Grammar-QuizzesVerb PhrasesVerbsPresent Tense › Possession States

Present Tense — Possession States(static verbs / stative verbs)

Indicate possession and ownership

My puppy has a ball with her ball.

 

Possession vs. Experience

POSSESSESION

A static verb expresses "a state being". The verbs below are used for "possession" (have, belong, own, posses). They express a passive relationship to a noun. They are mostly nonprogressive. 

POSSESS

My dog has a ball.  (temporary or permanent hold on)

The dog belongs my sister.  (is under guardianship, in care of)

My dog has blond fur.  (exists with this characteristic)

She will possess your heart. (take hold of)

We own a house with a backyard. (hold leagal papers)

We hold  the title to our house. (hold legal papers)

Secretariat holds the title as the fastest horse ever. (is known for, is distinguished for)  

EXPERIENCE

Below, have expresses passively experiencing a feeling or circumstance. No one is taking action to do something. These expressions are mostly progressive (but not when used for health problems.)

EXPERIENCE PASSIVELY

We are having fun!   [a great morning, a good time] 

We are having trouble [difficulty, a hard time].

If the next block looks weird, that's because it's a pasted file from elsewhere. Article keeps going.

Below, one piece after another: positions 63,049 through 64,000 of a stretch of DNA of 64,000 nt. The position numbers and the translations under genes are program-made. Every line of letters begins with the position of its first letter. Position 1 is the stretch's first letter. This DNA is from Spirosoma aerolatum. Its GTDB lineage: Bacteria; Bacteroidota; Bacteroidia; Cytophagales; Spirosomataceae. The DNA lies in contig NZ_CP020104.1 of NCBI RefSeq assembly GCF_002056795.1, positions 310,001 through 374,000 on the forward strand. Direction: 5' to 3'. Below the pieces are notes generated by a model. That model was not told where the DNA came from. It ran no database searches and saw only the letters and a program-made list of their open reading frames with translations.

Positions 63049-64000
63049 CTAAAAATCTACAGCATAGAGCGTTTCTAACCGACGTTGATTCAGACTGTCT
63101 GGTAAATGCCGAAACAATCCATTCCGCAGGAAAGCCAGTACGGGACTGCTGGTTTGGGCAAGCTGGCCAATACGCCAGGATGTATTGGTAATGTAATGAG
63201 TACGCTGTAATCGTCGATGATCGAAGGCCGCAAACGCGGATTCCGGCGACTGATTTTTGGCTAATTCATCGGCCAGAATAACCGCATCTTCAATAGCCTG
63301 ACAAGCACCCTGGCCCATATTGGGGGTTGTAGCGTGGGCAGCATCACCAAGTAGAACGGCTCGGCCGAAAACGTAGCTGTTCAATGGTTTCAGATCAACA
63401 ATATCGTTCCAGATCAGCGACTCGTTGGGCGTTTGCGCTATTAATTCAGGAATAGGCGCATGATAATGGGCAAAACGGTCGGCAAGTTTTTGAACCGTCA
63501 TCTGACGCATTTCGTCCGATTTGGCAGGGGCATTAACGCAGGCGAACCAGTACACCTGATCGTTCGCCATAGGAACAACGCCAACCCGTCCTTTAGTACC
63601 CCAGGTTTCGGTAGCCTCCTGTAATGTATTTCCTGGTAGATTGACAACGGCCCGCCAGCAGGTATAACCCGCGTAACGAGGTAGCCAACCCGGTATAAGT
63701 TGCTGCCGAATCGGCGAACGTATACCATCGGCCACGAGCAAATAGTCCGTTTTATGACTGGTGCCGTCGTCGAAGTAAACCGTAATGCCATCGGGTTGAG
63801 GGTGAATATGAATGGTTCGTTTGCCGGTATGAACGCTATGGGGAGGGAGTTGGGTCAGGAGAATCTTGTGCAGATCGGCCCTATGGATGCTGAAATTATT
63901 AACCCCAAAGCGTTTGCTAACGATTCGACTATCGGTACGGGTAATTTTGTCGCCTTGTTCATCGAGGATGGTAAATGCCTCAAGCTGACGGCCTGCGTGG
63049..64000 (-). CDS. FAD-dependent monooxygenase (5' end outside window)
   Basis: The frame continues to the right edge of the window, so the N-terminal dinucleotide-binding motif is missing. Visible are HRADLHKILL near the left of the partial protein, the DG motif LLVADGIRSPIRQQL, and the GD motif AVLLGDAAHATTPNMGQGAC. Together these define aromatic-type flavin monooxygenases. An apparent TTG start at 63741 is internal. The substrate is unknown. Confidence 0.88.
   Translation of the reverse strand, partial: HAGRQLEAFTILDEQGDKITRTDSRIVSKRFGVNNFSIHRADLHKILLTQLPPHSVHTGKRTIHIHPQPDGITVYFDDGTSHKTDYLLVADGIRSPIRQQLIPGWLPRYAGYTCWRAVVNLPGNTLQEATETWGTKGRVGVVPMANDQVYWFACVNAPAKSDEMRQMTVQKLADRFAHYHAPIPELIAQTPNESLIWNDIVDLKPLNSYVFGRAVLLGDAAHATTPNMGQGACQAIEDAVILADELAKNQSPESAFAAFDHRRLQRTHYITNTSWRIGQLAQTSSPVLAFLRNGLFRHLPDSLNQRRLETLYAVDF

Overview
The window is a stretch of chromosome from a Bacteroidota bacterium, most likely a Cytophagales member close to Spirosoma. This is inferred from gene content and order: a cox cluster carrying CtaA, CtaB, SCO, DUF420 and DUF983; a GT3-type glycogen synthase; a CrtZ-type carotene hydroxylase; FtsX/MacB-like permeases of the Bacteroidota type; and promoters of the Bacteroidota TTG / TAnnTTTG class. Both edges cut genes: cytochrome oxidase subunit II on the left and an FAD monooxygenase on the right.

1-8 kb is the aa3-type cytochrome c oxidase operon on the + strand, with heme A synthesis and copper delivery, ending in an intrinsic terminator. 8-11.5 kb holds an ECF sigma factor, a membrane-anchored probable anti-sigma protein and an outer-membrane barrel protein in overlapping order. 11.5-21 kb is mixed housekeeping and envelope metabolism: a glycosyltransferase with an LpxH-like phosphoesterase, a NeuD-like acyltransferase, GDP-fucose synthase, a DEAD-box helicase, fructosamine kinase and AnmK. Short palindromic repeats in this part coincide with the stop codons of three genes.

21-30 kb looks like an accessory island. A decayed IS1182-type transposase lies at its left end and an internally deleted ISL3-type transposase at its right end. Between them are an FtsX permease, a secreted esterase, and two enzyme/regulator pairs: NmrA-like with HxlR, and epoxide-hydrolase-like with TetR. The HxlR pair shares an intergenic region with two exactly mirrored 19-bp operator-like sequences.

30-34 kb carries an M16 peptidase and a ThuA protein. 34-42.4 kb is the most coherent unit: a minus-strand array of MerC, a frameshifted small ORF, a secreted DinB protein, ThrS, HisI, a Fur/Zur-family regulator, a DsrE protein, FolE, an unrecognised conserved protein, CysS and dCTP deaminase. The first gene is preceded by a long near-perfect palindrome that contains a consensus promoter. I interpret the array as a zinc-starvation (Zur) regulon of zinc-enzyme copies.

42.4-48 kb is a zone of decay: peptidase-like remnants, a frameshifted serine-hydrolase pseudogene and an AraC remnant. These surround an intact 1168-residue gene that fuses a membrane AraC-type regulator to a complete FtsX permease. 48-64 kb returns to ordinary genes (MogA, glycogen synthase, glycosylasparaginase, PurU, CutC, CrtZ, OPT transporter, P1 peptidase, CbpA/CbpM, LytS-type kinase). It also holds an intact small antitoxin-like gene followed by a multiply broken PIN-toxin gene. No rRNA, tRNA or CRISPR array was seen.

We are having such good luck [bad luck]. (experience fortune)

We are having a boring day [exciting afternoon]

We are having a drought [a harsh winter].  (experience weather)

He has a headache.  (experience illness–not progressive)

He has the flu.  (experience illness–not progressive)

 

ball (N) an elegant social dancing event; ball (N) – a round (spherical) play toy; have a ball (expression) – have fun

Also see "Be" vs. "Have" expressions.

 

 

 

 

 

 

"Have"

Expressions

 

 

Have—hosting vs. eating something

HAVING—HOSTING

Having a turkey for dinner could mean inviting a turkey as a guest, or it could mean eating a (just one) turkey at dinner. Slang: He's a turkey – a foolish person

a guestWe are having a turkey for dinner.

             

He's having a birthday party.  (host) 

We're having some visitors from overseas.  (host) 

HAVING—CONSUMING